Twenty-four type 2 children (5 SMA2px and 19 SMA2) were analyzed at 1-year follow-up. Age and height, but not weight, significantly increased after 1 year. Motor function scores were available in 18 children. While HFMSE scores did not change, ULM scores significantly increased by two points after 1 year. No difference was found in forced vital capacity and peak cough flow that were obtained in six patients (Table 1). Information on the use of nocturnal non-invasive ventilation (NIV) was available in 18 children. While none of them used nocturnal NIV at baseline, it was routinely used by 6 out of the 18 children at follow up.
Table 1. Median and interquartile range (IQR) of anthropometric, motor function, spirometric, and cough data of the SMA type 2 children with two visits.
Breathing and Thoraco-Abdominal Pattern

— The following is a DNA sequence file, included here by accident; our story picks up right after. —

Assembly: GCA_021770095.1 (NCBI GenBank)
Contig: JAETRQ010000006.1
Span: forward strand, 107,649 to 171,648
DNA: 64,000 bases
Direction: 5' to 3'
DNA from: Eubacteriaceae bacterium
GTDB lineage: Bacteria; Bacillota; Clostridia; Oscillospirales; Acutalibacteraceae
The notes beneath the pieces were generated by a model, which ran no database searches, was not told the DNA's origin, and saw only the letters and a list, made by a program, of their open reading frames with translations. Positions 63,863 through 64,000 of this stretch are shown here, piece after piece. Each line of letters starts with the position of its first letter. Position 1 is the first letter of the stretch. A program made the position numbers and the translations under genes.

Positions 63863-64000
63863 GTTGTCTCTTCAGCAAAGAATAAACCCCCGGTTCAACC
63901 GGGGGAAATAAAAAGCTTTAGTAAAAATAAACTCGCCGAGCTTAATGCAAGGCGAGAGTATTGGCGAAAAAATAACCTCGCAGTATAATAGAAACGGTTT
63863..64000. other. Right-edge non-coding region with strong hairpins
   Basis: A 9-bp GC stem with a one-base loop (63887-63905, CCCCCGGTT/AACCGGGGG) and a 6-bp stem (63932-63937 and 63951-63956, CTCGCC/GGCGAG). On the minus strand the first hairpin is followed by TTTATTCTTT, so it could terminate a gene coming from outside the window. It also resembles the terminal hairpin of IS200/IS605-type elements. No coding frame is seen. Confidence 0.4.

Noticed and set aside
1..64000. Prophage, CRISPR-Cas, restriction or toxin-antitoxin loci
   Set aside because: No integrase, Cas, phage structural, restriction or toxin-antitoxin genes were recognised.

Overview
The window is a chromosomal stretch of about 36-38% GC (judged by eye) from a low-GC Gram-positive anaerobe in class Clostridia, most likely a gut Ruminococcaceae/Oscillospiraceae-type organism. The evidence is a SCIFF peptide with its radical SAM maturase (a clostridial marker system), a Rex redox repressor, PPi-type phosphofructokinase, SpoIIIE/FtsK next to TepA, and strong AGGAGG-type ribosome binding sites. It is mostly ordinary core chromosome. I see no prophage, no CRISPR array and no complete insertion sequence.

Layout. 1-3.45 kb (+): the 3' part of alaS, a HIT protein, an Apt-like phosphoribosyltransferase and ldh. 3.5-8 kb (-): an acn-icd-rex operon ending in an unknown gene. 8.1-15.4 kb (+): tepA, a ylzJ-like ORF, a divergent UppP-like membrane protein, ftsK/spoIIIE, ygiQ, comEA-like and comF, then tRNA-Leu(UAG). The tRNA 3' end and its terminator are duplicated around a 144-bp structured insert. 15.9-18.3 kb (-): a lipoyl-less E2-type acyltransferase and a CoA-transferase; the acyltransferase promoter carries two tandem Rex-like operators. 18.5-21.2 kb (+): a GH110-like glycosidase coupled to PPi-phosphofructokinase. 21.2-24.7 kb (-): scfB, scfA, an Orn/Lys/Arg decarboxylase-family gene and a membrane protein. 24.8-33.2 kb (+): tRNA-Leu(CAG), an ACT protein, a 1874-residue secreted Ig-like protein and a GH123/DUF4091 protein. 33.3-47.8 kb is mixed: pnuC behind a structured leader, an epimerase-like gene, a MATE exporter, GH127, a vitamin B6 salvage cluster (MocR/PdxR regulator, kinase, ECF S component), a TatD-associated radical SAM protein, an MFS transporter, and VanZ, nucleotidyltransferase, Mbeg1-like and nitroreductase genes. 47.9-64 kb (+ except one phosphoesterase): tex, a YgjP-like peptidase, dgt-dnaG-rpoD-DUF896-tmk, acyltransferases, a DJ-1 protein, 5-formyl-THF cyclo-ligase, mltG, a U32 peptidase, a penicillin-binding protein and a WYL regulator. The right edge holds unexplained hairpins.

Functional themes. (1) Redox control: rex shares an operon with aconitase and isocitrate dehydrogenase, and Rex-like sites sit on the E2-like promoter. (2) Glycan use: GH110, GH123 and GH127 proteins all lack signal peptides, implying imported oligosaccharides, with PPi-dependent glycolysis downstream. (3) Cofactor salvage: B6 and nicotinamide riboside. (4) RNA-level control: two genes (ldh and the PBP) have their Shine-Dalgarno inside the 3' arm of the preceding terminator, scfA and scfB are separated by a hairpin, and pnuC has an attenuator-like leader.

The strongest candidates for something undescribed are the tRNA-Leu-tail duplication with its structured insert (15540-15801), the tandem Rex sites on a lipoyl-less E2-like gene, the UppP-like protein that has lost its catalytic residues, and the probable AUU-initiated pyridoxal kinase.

In seated position, only respiratory rate and rapid and shallow breathing index decreased after 1 year. All the parameters, with the exception of 1-year follow-up respiratory rate, were significantly lower than healthy children both at baseline and at follow up (Figure 6). In supine position, all the parameters but minute ventilation changed after 1 year. Rapid and shallow breathing index, respiratory rate and percentage contribution of pulmonary ribcage to tidal volume decreased. Tidal volume and abdominal percentage contribution to tidal volume increased. In both visits, minute ventilation and tidal volume were similar to the control group whereas respiratory rate was higher. Rapid and shallow breathing index was higher than healthy children at baseline, but it became similar after 1 year. On the contrary, the thoraco-abdominal contribution to tidal volume was similar to controls at baseline, but it showed a reduction in pulmonary ribcage and a concomitant increase in abdominal contribution (Figure 7) at 1 year follow up. After 1 year, four children showed negative pulmonary ribcage contribution to tidal volume in supine position in addition to the five at baseline. Children under NIV were characterized by negative pulmonary ribcage contribution to tidal volume in supine position (−5.6%), being significantly lower than children not under NIV (11.2%, p = 0.00978). In seated position, all children under NIV but one had positive pulmonary ribcage contribution (4.2%) that tended to be lower compared to children not under NIV (20.4%) although not statistically significantly (p = 0.135).